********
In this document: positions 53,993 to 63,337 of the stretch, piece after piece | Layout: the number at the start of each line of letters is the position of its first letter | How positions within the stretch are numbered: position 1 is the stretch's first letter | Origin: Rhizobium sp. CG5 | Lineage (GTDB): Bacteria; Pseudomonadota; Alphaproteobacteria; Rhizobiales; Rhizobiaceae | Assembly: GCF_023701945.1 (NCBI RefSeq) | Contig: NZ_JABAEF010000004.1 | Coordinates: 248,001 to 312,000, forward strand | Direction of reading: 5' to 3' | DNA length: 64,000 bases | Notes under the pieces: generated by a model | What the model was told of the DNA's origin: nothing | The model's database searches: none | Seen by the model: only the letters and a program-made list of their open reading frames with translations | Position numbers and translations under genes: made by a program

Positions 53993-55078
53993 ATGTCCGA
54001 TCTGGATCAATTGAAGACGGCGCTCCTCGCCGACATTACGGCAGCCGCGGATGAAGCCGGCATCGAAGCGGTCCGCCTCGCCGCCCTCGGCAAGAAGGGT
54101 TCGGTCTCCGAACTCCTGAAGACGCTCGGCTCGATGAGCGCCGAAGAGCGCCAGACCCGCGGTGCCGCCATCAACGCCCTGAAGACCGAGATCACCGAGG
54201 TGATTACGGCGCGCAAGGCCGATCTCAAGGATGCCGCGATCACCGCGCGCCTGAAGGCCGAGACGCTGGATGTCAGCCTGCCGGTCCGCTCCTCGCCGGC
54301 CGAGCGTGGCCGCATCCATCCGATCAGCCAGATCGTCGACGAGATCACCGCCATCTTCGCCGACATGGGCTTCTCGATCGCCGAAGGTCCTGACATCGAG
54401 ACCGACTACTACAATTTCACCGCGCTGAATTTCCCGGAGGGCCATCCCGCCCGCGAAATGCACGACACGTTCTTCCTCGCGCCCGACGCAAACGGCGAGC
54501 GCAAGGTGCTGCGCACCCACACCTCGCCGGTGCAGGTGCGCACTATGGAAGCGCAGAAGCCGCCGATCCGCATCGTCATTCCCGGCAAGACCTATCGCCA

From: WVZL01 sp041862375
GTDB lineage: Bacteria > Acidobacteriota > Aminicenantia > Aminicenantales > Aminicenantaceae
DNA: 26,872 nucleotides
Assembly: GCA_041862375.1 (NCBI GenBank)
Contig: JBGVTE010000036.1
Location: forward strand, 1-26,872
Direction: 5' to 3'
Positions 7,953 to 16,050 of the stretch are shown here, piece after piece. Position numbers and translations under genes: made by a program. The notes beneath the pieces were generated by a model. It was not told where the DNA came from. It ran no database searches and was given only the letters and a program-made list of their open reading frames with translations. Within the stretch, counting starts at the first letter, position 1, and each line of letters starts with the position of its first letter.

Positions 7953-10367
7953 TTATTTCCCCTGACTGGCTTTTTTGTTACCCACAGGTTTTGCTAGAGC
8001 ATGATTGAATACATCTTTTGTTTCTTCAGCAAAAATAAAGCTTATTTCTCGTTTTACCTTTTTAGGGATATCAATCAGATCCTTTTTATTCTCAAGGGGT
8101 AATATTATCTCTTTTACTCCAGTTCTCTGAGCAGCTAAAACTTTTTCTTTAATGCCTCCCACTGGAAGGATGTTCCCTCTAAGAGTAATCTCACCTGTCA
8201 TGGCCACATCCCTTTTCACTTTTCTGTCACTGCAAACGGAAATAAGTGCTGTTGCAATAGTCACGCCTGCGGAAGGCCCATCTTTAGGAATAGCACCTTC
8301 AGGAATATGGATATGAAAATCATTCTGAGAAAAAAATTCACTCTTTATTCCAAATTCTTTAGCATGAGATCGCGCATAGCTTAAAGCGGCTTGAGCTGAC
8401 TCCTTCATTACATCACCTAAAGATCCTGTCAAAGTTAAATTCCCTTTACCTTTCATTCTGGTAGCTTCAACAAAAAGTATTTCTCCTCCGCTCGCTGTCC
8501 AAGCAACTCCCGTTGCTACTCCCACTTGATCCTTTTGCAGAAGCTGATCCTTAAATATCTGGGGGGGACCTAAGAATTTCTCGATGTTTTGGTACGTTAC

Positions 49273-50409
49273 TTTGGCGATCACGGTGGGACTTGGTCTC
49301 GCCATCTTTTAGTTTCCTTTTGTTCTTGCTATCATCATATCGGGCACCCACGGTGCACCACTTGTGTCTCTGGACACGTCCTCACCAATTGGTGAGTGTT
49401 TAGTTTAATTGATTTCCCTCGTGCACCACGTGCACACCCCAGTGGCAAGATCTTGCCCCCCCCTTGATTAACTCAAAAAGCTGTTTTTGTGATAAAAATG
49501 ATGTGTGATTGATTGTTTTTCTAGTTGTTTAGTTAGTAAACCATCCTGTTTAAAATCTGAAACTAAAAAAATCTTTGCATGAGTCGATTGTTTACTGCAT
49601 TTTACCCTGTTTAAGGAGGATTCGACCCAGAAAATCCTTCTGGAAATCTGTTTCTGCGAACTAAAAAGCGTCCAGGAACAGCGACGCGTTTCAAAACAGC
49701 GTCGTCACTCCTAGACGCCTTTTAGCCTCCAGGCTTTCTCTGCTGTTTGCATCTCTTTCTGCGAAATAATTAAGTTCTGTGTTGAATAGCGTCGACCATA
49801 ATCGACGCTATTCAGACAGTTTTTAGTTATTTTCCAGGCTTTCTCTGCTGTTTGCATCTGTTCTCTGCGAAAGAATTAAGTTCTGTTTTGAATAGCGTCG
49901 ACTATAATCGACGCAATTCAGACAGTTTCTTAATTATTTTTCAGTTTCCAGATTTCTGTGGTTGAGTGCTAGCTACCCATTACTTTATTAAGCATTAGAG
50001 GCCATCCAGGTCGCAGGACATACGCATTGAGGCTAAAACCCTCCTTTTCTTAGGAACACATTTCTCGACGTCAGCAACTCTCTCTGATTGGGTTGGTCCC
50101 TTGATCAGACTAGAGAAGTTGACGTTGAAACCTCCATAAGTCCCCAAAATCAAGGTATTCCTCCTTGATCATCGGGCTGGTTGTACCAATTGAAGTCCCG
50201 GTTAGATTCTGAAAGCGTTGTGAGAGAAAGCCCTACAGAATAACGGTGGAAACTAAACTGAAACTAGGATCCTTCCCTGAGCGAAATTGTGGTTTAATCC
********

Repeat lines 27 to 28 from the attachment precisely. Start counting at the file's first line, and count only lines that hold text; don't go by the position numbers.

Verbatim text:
49273 TTTGGCGATCACGGTGGGACTTGGTCTC
49301 GCCATCTTTTAGTTTCCTTTTGTTCTTGCTATCATCATATCGGGCACCCACGGTGCACCACTTGTGTCTCTGGACACGTCCTCACCAATTGGTGAGTGTT